While some of might still be holding out for that Aaron Sorkin-penned Steve Jobs biopic, there’s still Joshua Michael Stern‘s Sundance-premiering, Ashton Kutcher-starring jOBS to look forward to. Yet, surely, no one is looking forward to this one quite as much as Kutcher, who looks tickled pink to not only be starring in what sounds like a quality film (sorry, Just Married!), but pretty excited by how much he looks like the Apple founder, as evidenced by a brand new still from the film. We can’t wait for Kutcher to fill out those black turtlenecks later in the film, however. jOBS will serve as the Closing Night Film of the 2013 Sundance Film Festival, and its official fest synopsis tells us: “The true story of one of the greatest entrepreneurs in American history, jOBS chronicles the defining 30 years of Steve Jobs’ life. jOBS is a candid, inspiring and personal portrait of the one who saw things differently.” The film also stars Dermot Mulroney, Josh Gad, Lukas Haas, J.K. Simmons, and Matthew Modine. The film was just picked up for Canadian distribution by Remstar Films, in collaboration with Entertainment One. The film also has Swiss and Italian distribution lined up. While there is no word yet on domestic distribution or release, it seems like a safe bet that won’t last soon, as jOBS will surely sell very soon, likely before it even bows at Sundance. [ComingSoon]

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The Best Short Films

Why Watch? Feeling like an updated cousin of the 90s MTV animation line-up with a hint of Real World via Tumblr thrown in for good measure, this freestyle multimedia short blends live-action environments with disaffected animated characters. They have the usual sort of 20-something issues, but one of them has a heart for a head and another is a snowman. Just for example. It’s wry and fun, and at five minutes, it’s just the right size punch line.  Plus, it comes with a hip soundtrack, a great sense of comic timing and a visual hook that’s blissfully endearing. Produced by Ashton Kutcher and Thrash Lab, from animator Tim Bierbaum, it’s the first in a planned web series. What will it cost you? Only 5 minutes. Skip work. Watch more short films.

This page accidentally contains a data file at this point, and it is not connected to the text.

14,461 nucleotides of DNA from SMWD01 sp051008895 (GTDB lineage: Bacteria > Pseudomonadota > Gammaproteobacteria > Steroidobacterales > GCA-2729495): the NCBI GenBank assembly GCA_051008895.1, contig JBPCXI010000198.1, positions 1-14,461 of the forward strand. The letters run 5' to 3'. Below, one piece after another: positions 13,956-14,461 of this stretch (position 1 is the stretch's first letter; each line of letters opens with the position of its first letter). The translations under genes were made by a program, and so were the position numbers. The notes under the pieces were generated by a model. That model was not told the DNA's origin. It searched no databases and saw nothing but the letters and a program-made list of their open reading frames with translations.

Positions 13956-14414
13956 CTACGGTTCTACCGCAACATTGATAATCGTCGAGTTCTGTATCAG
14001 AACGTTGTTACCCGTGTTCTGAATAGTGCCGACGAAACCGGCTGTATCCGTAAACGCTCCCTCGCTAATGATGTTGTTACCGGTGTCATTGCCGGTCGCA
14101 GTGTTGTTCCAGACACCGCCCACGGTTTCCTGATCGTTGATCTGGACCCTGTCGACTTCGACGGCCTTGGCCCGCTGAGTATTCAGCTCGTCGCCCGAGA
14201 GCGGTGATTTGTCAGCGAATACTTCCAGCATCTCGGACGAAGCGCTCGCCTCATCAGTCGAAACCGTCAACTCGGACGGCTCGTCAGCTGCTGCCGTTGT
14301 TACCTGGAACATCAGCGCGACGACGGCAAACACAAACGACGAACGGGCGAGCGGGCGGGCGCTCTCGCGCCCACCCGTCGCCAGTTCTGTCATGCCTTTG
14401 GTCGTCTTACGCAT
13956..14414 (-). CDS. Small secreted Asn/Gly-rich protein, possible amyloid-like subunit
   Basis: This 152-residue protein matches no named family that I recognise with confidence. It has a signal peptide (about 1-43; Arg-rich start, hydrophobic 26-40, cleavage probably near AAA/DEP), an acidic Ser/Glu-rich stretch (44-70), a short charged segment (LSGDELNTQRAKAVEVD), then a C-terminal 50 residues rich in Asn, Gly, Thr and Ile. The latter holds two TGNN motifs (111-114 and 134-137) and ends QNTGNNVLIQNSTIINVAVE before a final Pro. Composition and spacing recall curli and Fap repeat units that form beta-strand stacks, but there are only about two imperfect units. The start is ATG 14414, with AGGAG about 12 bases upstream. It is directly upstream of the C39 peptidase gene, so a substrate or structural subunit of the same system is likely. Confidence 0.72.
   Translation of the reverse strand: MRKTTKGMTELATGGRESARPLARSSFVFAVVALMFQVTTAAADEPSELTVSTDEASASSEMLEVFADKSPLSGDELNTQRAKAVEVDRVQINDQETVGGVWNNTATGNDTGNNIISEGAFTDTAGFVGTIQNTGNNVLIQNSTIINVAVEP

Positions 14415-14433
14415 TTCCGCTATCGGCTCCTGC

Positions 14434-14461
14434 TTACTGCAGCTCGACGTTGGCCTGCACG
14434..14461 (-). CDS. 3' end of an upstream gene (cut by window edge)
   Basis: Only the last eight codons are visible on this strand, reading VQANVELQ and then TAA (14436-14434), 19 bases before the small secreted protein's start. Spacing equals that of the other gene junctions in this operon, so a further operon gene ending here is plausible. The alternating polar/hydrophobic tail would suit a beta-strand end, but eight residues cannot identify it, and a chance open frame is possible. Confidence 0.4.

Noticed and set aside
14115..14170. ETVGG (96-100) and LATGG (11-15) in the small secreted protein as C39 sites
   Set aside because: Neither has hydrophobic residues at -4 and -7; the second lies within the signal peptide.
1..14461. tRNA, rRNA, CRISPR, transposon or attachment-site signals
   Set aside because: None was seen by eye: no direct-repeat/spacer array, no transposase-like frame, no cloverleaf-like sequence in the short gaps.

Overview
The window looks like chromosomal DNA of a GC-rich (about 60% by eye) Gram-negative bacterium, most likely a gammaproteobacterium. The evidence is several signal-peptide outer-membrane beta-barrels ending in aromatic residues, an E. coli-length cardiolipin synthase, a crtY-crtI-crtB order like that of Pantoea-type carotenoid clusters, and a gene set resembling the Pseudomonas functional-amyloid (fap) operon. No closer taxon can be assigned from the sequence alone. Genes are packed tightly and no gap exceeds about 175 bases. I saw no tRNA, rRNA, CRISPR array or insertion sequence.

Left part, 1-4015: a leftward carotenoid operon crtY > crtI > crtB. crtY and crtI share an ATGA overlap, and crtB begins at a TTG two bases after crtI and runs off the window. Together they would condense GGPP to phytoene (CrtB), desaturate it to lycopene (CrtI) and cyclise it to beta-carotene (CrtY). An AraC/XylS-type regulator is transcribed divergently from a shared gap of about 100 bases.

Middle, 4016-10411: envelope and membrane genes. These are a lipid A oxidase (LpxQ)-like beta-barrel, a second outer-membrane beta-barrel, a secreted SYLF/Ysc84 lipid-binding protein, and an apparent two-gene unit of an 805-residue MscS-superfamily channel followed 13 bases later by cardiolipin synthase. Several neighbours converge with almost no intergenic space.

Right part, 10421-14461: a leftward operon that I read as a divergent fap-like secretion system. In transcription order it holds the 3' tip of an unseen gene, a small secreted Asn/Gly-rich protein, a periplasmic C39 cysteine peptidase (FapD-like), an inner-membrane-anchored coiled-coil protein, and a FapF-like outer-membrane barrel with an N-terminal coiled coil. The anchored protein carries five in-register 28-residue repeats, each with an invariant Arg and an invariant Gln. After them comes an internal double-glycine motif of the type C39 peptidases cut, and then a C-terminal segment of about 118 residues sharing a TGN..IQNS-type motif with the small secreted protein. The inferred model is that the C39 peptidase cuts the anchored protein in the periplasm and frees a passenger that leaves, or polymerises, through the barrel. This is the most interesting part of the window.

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Despite it’s truly awful title, Joshua Michael Stern’s indie biopic of Steve Jobs is going to continue to get attention. Despite Ashton Kutcher‘s lack of dramatic chops (as far as we can tell), he does bear a striking resemblance to the young Apple founder. So despite itself, there may be plenty to talk about in the months to come as jOBS continues its production. Today brings a number of new photos from the set, including looks at Josh Gad as Apple co-founder Steve Wozniak; Ahna O’Reilly as Jobs’ girlfriend Chris-Ann Brennan; Lukas Haas as early Apple employee Daniel Kottke; and Dermot Mulroney as former Apple CEO Mike Markkula, who will ultimately serve as the villain of this particular story. The folks at /Film were kind enough to assemble a gallery

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Does that look like Steve Jobs to you? Five Star Institute is hoping it will, but that’s not the most important question. The most important, is whether Ashton Kutcher will actually make a believable Steve Jobs beyond the cosmetic layers. Isn’t that the real worry for Jobs: Get Inspired? That this movie about a recent monumental figure will be plagued by the third of two and a half men? That there will be an inescapable television quality to the whole thing? With Kutcher in the lead and Swing Vote director Joshua Michael Stern at the helm, it seems like an icon like Apple’s former CEO deserves a lot better. Check out the pictures alongside the source and judge for yourself:

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Ashton Kutcher and Steve Jobs

Variety’s Jeff Sneider swears this story is not an April Fool’s joke. If it is, he’s gone quite far to make it happen. For one, Variety isn’t exactly the type of publication one would call “playful,” nor is The Hollywood Reporter, who also confirmed the following story. As it stands, Ashton Kutcher has been cast to play a young Steve Jobs in the indie film Jobs, which Swing Vote helmer Joshua Michael Stern will direct from a script by Matt Whiteley. The film is said to follow the years between Steve Jobs’ founding of Apple to his exile from the company and his return, which ultimately spawned the current resurgence that has led Apple to become the most valuable company on the face of the planet. It’s an interesting bit of casting, as Kutcher certainly resembles a young Steve Jobs, but its unknown yet whether or not he can actually become Mr. Jobs. Time will tell, we suppose. It’s worth noting also that Sony Pictures is developing its own Steve Jobs biopic, based on the bestselling book by Walter Isaacson. As it turns out, Steve Jobs is about to be the new Snow White.